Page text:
Date posted: 6/11/2018 4 min read

Transforming accounting ethics

RMIT launches serious game to educate accountants on the new code of ethics.

In Brief

  • RMIT has launched a ‘serious game’ Bogart Technologies
  • The game helps bring to life the new IESBA Code of Ethics
  • Accountants can use the game to earn three CPD hours

Associate Professor Eva Tsahuridu, RMIT School of Accounting
Dr Gillian Vesty, RMIT School of Accounting
Professor Steven Dellaportas, RMIT School of Accounting

RMIT University has launched a virtual reality game 'Bogart Technologies' to help educate accountants on the new code of ethics.

The International Ethics Standards Boards for Accountants' (IESBA) released its restructured and revised Code of Ethics in April 2018. The Code will become effective from June 15, 2019 and accountants are required to familiarise and comply with the code.

RMIT School of Accounting developed the 'serious game' to bring the new code to life using digital simulation to put accountants in challenging ethical situations.

Serious gaming accounting education is new, and I think we are the first ones to do this.
Steven Dellaportas, Professor of Accounting, and Acting Head of the School of Accounting, RMIT University.

"The new restructured and revised code was the impetus for our game because this is a great opportunity to develop something that was going to assist the global accounting profession to become familiar with the structure and content of the new Code," says Associate Professor Tsahuridu.

'Serious games' combine the seriousness of education with the fun of virtual games.

In RMIT's game, which launches in February, accountants join a fictional technology firm, Bogart Technologies, where they practice making ethical decisions, recognise ethical issues, and increase awareness of ethical responsibilities.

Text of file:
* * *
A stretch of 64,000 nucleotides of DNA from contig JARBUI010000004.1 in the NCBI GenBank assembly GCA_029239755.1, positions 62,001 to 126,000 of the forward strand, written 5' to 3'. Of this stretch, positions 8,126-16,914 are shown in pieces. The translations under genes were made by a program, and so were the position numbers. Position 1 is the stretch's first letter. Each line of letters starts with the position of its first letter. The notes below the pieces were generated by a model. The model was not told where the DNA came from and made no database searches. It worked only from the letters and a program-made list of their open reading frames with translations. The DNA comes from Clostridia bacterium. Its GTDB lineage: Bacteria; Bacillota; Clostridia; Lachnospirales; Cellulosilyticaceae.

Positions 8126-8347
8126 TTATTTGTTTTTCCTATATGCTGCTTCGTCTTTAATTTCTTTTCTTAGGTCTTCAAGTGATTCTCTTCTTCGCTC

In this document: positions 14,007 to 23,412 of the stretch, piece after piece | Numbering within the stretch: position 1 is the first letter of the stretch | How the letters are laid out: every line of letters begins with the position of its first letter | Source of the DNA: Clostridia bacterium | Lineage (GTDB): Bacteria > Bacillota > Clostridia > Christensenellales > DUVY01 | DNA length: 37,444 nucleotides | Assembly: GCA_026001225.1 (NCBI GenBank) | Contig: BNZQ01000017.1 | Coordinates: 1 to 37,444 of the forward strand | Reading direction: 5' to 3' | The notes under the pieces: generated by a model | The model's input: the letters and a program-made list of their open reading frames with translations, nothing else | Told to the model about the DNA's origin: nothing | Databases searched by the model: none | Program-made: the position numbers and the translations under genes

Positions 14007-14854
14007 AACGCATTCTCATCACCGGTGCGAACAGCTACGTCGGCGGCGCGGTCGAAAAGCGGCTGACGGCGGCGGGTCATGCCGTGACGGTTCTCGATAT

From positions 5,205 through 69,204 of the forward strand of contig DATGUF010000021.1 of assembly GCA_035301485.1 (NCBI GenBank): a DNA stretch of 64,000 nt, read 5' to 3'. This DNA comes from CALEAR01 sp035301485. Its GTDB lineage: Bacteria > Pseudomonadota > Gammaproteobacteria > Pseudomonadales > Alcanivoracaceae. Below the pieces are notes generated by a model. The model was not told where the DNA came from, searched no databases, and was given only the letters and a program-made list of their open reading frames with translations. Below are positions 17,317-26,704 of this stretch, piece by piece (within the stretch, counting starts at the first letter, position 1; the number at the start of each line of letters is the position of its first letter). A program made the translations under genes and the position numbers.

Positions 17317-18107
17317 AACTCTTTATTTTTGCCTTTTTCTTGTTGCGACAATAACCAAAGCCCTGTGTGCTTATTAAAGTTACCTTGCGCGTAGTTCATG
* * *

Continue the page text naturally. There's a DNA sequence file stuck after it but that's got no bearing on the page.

Steven Dellaportas

Steven Dellaportas, Professor of Accounting, and Acting Head of the School of Accounting, RMIT University.

Associate Professor Tsahuridu says the game's development comes amid a need for new types of ethics training, particularly to address ethical overconfidence.

She says 70 to 80% of people believe they have above-average ethical standards. But in reality, there is a gap between "what we expect we would do and what we actually do".

She adds that the biggest problem of unethical conduct is "not bad people but good people behaving badly".

But Assoc Prof Tsahuridu says ethics education often does not reflect the real world and can be focused on right and wrong ethical choices, not ethical dilemmas. It can also fail to prepare accountants for the influence of groups that erode ethical standards.

Dr Vesty says digital technology can create real world experiences where the "learning comes from doing".

She says the Bogart Technologies game reflects the real world because it provides "loosely structured problems with unclear goals and incomplete information".

Gillian Vesty
Gillian Vesty, Senior Lecturer, School of Accounting, RMIT University.

The new IESBA code has three steps: identify, evaluate and address any threats to the principles of the Code.

"That's where our game comes in," Tsahuridu says. "To be able to see and identify you have to have the insight and the awareness to see the ethical issues."

"So in terms of identifying and evaluating that is where our game offers immense help and increases understanding for professional accountants."

When accountants complete RMIT's serious game they receive a microcredential, or 'badge', from RMIT, which certifies the accountant has acquired the capabilities and skills.

Professional accountants will also be able to claim three hours of continuous professional development (CPD).

Professor Dellaportas says microcredentials are skill-specific digital certifications designed to develop professional skills and capabilities. "They are short, sharp, very specific and can be done in hours or weeks".

He says they are important in training accountants in softs skills such as ethics.

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